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STEP, which stands for Science & Technology Entry Program, was first launched by the New York State Department of Education in 1986. Cornell University’s first STEP grant opened on July 1, 2015 and provides opportunities for 99 student participants in grades 7-12 to succeed in pre-college performance and ultimately in their science, technology, engineering and math (STEM) higher education pursuits. STEP serves economically disadvantaged and underrepresented minority students in the Ithaca City School District, specifically DeWitt Middle School, Boynton Middle School and Ithaca High School. Cornell STEP provides academic program services and activities that include tutoring, academic and career counseling, college planning, academic enrichment, internships and planning for students to enter higher education and pursue careers in scientific, technical fields and the licensed professions.

One of Cornell STEP’s participants, Zareth Halaby-Perez, is currently wrapping up her sophomore year at Ithaca High School. She has been participating in an internship opportunity with the CHESS Xraise program. Zareth's assignment during her internship is, by design, self-paced, open-ended, and sufficiently vague to allow room for interpretation: use a rotating magnetic field to create an unusual phenomenon for public display.

Zareth isn't new to the visual effects. If she needed to commit to a career today, she's confident that she'd have a lot to offer in graphic arts and animation. But though she has always felt a strong pull towards mechanical engineering, school has only offered fleeting opportunities to design and construct something, much less to make something truly unique intended to be experienced by thousands of people. She signed up for this internship deliberately to explore this "engineering side of herself".

Equipped with a small set of tools, a glue gun, some rare-earth magnets, and bins of appliances and recycled materials, she eagerly began digging in. Her first project made use of an old tube-type television. Its blue default screen, in the presence of a magnet, revealed the magnet's field lines in bright rainbow colors. She created a thin framework of wood, resembling a Japanese torii, holding a geared motor to rotate the magnet in the center of the screen.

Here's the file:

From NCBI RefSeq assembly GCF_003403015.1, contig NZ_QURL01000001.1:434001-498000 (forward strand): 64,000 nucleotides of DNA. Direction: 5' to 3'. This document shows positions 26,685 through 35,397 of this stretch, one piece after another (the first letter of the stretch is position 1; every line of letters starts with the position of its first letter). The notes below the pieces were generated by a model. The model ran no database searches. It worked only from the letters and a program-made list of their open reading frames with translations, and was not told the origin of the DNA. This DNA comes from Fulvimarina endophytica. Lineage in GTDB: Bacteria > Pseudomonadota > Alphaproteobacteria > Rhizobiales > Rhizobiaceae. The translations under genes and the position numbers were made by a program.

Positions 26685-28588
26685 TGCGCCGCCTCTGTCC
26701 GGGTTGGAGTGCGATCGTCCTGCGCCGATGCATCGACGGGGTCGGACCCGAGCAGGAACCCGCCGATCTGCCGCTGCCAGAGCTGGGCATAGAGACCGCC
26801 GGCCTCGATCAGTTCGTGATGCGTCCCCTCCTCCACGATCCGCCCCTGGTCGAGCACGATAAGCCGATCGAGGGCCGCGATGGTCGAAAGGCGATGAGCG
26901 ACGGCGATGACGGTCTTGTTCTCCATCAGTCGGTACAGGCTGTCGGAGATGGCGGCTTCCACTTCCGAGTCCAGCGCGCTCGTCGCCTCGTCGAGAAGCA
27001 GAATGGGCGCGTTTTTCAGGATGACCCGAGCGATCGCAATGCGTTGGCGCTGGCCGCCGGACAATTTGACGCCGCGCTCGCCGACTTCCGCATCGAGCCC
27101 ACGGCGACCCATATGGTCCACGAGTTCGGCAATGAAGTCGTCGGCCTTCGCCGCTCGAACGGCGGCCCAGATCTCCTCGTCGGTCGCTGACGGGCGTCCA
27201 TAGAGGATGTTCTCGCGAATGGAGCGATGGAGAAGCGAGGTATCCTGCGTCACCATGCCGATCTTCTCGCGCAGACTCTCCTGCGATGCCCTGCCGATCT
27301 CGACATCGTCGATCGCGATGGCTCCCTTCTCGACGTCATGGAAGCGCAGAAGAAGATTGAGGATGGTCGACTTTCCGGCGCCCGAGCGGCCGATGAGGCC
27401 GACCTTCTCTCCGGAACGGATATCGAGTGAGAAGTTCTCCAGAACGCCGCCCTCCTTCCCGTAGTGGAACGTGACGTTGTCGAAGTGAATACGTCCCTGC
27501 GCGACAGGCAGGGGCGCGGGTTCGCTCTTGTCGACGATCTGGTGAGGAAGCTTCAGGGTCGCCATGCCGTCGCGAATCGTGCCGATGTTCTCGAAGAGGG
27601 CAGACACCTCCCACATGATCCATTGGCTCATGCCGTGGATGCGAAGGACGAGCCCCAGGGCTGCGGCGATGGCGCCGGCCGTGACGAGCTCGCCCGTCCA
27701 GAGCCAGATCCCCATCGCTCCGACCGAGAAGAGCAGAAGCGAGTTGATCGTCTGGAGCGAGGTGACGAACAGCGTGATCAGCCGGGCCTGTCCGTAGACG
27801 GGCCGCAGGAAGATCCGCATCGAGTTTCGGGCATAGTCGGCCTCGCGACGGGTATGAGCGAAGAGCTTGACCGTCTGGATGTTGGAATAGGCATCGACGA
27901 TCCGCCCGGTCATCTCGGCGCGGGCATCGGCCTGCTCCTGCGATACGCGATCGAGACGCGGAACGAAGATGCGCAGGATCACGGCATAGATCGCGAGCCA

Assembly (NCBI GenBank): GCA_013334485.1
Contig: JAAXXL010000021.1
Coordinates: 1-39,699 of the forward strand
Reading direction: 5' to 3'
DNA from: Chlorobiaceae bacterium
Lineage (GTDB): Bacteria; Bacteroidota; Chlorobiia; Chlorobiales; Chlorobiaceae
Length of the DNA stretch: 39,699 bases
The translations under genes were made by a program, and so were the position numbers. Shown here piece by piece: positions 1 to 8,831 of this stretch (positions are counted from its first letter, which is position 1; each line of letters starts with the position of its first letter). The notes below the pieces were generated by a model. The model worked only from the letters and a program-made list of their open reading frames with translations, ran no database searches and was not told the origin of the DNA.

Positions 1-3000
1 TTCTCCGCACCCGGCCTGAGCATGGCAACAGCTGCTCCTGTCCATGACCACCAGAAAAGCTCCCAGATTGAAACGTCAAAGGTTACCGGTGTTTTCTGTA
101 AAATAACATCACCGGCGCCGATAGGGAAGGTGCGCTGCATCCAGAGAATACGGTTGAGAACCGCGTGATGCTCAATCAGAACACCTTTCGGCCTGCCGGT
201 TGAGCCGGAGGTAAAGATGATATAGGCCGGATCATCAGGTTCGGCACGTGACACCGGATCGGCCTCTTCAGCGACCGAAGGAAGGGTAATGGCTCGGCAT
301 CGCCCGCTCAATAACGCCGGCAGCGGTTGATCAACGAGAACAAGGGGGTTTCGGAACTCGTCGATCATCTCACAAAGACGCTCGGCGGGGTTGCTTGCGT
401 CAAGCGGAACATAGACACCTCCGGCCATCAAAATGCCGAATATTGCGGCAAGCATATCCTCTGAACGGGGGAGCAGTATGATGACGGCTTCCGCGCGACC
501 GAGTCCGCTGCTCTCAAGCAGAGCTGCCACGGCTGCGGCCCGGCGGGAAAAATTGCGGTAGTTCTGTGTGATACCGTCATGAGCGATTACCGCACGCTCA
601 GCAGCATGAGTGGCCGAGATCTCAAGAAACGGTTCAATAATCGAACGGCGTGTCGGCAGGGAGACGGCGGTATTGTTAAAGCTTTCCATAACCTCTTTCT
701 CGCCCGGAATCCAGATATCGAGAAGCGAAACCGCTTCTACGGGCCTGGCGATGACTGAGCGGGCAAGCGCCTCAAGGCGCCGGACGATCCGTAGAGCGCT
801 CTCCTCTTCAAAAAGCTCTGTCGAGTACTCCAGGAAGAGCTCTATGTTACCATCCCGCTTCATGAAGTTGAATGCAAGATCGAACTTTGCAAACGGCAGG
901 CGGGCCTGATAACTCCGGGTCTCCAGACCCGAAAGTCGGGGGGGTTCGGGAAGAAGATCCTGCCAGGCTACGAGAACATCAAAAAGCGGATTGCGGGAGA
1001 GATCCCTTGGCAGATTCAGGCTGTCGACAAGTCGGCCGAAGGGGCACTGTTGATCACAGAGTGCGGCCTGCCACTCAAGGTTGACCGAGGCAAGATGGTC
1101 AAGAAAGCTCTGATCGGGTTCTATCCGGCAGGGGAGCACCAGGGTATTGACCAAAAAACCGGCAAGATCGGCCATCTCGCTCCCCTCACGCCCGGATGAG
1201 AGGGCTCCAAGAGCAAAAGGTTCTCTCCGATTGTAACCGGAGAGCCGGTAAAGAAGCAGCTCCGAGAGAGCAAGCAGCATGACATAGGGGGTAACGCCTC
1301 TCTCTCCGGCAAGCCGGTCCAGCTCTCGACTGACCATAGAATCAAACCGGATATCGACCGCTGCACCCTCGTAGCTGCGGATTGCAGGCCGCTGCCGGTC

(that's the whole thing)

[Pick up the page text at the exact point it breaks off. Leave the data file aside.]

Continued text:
Her second project was to create a standing vortex in a clear container of water. This involved lots of trial and error. Two of the biggest challenges she would overcome were: getting the magnets to "lock in" to each other while spinning, and building a framework sufficiently strong to hold up eight pounds of water without toppling.

Zareth works under the guidance of mentor Erik Herman to design a water vortex exhibit using recyclable materials, strong magnets and ingenuity.

It was apparent in both of these projects that her artistic vision was far more developed than her understanding of vertical structures, but it was her commitment to symmetry and aesthetics that provided motivation through the frustrating process of getting pieces of wood to stick together in a way that is both visually pleasing and stable enough.

Both projects would also involve electrical motors. Though she vaguely remembered taking classes that involved electrical circuits, it took some experimentation to gain confidence in how to install a switch.

This internship has allowed Zareth to interact directly with materials, through rapid prototyping, to offer her a refreshing complement to her school coursework. According to Zareth, “Set aside the constant frustration of not being able to make a motor spin correctly, the Xraise Internship has been an amazing experience for me. The incredible engineers over at the eXploration station were very welcoming, and have truly inspired me to have engineering a possible career path in my future."



Submitted by: Jana Leyden, Cornell Public Service Center and Erik Herman, CHESS, Cornell University